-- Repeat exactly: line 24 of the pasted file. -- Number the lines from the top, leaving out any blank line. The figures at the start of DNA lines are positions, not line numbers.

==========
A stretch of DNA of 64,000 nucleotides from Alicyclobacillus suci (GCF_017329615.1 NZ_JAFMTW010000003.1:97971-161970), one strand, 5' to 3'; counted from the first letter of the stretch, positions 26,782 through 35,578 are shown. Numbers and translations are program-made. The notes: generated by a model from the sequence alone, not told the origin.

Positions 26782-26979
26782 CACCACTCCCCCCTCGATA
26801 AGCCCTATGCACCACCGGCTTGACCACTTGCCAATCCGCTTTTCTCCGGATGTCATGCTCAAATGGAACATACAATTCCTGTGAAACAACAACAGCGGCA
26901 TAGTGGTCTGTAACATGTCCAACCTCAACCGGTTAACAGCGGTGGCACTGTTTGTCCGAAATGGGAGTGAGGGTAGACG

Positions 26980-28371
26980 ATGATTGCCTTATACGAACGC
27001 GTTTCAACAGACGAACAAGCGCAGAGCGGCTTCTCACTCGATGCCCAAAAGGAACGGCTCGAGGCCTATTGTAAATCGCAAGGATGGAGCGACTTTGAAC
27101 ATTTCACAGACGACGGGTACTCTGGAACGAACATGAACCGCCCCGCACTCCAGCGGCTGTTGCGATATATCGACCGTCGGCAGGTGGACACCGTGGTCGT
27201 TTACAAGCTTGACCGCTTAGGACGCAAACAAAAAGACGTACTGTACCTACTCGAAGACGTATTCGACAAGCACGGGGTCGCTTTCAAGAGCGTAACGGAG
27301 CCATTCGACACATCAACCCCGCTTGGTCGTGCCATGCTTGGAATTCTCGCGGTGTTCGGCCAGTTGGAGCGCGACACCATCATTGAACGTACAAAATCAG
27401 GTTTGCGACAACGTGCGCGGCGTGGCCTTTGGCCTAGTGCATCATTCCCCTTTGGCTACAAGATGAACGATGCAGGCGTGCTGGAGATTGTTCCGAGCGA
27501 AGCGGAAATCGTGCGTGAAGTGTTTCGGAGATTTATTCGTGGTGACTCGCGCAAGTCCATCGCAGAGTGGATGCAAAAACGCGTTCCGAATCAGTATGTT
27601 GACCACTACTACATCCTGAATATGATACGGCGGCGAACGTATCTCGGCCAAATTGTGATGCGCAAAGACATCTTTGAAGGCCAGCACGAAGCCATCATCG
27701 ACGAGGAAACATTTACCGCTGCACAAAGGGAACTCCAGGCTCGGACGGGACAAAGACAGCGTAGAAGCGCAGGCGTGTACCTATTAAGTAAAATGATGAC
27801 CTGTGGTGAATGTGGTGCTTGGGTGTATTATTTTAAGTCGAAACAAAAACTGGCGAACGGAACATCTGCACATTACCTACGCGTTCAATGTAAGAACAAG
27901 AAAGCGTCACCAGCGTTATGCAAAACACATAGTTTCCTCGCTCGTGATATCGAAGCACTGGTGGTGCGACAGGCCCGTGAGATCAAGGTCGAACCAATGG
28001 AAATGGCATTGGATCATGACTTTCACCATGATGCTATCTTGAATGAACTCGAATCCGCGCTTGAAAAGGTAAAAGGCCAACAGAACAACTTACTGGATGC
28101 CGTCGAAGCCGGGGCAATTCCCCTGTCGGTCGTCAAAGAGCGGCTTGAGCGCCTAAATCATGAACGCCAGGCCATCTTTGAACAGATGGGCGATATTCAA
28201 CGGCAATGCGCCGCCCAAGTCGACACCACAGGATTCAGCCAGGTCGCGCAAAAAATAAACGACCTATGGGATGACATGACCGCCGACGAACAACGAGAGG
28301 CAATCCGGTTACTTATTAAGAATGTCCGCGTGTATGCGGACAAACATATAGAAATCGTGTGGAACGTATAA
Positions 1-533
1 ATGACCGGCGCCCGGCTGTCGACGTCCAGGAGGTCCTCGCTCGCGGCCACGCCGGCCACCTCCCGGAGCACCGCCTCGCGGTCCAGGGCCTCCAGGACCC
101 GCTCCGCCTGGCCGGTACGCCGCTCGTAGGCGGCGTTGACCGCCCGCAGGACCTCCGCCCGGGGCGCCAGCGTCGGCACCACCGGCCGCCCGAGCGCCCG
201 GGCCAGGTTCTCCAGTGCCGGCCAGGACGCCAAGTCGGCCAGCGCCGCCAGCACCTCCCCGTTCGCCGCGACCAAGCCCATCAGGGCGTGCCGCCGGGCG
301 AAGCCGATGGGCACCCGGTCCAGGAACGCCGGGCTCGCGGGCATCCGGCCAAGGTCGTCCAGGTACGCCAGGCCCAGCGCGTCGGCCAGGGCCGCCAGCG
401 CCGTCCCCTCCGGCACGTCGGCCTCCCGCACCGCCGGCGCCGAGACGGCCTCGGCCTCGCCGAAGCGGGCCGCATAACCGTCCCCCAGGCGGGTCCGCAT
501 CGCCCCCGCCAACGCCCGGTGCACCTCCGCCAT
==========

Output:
101 GCTCCGCCTGGCCGGTACGCCGCTCGTAGGCGGCGTTGACCGCCCGCAGGACCTCCGCCCGGGGCGCCAGCGTCGGCACCACCGGCCGCCCGAGCGCCCG